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Types of Child Custody in San Diego in 2012

In a San Diego divorce, paternity or legal separation there are a number of different custody arrangements which can be proscribed for the family by the court. Here is a rundown of some of the various child custody arrangements which San Diego Judge's may order. Of course, all cases are unique and the Judge has discretion within accord of the law to make child custody orders.

Physical Custody

Primary physical custody awards the right to one or the other parent to have the child live with them more than the other parent. In San Diego, again, the Judge has discretion but cannot make orders based on gender and some other factors. The San Diego Judge can award joint custody which means each parent gets the child to spend time with them. This is a preferred arrangement when the two divorcing parents live comparatively close to each other and is in accord with the Family Law Code which is followed in San Diego. Joint custody may impose much less strain on a child and permits the child to live as much a normal routine as possible while still, of course, not spending 100% of the time with each parent as children do when parents live together. In a joint physical custody order, the child would spend 50% of the time with each parent.

Legal Custody

Legal custody is the right of a parent to be able to make important decisions about the upbringing of the child such as schooling, medical care, religion, and so forth. In San Diego, a common award is joint legal custody which empowers both parents to make joint decisions relative to the child equally.

If a parent makes a decision unilaterally without consultation in a joint legal custody situation, the aggrieved parent could ask the court to enforce the joint custody arrangement.

If joint legal custody is not workable, such as if one parent consistently refuses to communicate with the other on important decisions, the court can be approached to award sole legal custody. Many states prefer joint legal custody so in such cases you will have to make a convincing case to demonstrate why this is not working to the child's best interest. Sole legal custody is not the "norm" in San Diego in 2012.

Sole Custody

Sole custody can be awarded for many factors. One factor is when one parent is deemed unfit by the court to care for the child. This happens in cases where this parent is liable to abuse or neglect the child, or else suffers from addiction to either drugs or alcohol, or lives with a new partner whom the court considers unfit to care for the child who may have criminal convictions or expose the child to danger. In addition, in San Diego specifically as a military city, it is not uncommon for a Judge to award sole legal custody when a military member is on deployment since the remaining parent may not be able to contact the deployed parent in an emergency or for other decision making purposes. There are other factual circumstances, such as a parent being in custody. In such cases the other parent is awarded sole physical custody.

However, Courts in San Diego are hesitant to award sole custody awards and are awarding a larger role to both parents in the upbringing of their child. Even where one parent is granted sole physical custody, both parents may still share legal custody jointly with the non-custodial parent being awarded generous visitation rights. In situations like these, the child may be in the sole physical custody of one parent but both would make decisions jointly about its upbringing and would have visitation rights. The Judges in San Diego respect rights of both parents.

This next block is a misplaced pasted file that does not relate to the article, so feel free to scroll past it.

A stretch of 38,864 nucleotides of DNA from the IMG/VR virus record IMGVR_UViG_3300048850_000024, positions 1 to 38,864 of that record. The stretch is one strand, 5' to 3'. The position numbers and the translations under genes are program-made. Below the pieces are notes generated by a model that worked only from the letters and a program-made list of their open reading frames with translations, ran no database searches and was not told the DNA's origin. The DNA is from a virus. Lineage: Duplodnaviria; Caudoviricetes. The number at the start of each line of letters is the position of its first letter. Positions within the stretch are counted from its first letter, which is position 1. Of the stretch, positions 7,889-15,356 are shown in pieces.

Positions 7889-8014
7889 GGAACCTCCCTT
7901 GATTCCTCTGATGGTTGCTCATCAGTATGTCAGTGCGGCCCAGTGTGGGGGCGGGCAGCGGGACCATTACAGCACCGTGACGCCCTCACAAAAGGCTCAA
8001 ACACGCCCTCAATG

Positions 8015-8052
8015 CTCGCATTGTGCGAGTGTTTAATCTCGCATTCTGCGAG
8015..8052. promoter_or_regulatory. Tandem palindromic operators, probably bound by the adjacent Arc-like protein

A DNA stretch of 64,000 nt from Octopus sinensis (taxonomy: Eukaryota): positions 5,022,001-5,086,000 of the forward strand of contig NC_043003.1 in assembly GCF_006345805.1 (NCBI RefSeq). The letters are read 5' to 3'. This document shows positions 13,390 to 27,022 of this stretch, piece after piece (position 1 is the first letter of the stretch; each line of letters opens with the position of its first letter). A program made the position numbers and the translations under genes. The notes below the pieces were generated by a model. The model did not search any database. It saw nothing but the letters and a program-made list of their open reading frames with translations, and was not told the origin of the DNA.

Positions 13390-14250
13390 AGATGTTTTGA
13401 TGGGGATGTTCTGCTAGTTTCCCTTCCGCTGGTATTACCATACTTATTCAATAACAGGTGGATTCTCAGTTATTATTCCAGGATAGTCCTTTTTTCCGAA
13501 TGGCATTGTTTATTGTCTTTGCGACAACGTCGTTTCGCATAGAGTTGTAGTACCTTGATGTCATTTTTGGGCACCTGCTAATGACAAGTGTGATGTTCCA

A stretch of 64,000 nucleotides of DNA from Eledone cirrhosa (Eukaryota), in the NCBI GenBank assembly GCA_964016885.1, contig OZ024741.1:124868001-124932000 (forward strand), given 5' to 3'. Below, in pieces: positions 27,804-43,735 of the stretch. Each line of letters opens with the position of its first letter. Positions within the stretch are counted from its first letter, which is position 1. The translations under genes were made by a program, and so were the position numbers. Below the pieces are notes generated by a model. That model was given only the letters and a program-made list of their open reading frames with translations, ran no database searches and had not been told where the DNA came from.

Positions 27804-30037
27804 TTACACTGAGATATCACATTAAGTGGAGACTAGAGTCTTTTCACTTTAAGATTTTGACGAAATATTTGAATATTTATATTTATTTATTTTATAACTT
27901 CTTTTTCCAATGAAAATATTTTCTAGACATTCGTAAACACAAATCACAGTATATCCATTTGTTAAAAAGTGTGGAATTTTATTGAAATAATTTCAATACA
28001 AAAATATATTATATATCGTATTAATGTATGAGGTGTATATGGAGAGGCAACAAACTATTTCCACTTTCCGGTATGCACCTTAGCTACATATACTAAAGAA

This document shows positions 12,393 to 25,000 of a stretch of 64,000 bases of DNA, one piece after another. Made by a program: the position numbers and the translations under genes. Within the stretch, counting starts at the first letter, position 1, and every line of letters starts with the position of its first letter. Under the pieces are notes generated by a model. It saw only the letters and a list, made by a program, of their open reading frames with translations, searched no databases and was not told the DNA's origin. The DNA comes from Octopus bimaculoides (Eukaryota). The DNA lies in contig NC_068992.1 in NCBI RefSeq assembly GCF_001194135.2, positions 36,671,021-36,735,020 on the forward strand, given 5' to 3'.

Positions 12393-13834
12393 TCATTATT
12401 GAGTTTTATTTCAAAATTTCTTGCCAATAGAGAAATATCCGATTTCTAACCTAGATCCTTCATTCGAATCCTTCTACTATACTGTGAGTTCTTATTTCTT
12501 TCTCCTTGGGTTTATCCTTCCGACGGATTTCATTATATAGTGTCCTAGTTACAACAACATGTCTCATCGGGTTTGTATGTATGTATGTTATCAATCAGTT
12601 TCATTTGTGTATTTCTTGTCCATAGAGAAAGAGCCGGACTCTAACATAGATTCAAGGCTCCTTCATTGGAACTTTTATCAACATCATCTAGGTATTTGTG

Joint Custody

This is a situation where the child's custody is awarded to both parents. This makes both parents custodial parents with neither being a non-custodial parent. There are three main forms of joint custody:

  • Joint legal custody
  • Joint physical custody
  • Joint physical and legal custody

In cases of joint custody, both parents work out a mutually feasible schedule contingent on factors like the child's needs, housing arrangements, and work requirements. If the parents are unable to arrive at a workable solution then the court will decide on a schedule. Of course, it is always best to try and reach an agreement since you and the other parent know what is in your child's best interests and also your own best interests and the Judge will not know either one of you personally nor your child so may make an order which has disadvantages for both parents. As such, an agreement is preferable. Many parents work out their agreements on a parenting plan in the mandatory mediation with the mediators in San Diego Courts.

Doppelt and Forney, APLC - Family Law Attorneys

Attorneys from this family law firm of San Diego are well-versed in all aspects of family law including representing parents for child custody and making custody arrangements. Should you like to discuss your situation you could avail of a free 30-minute virtual consultation.

Roy M. Doppelt has been practicing for over two decades and has provided his clients with personal legal services trying to exceeding expectations. The firm practices in divorce, as well as nullity, legal separations, and paternity issues in San Diego County. It also appears in cases relating to child custody, child support, child visitation, spousal support and alimony, amongst other areas of family law.

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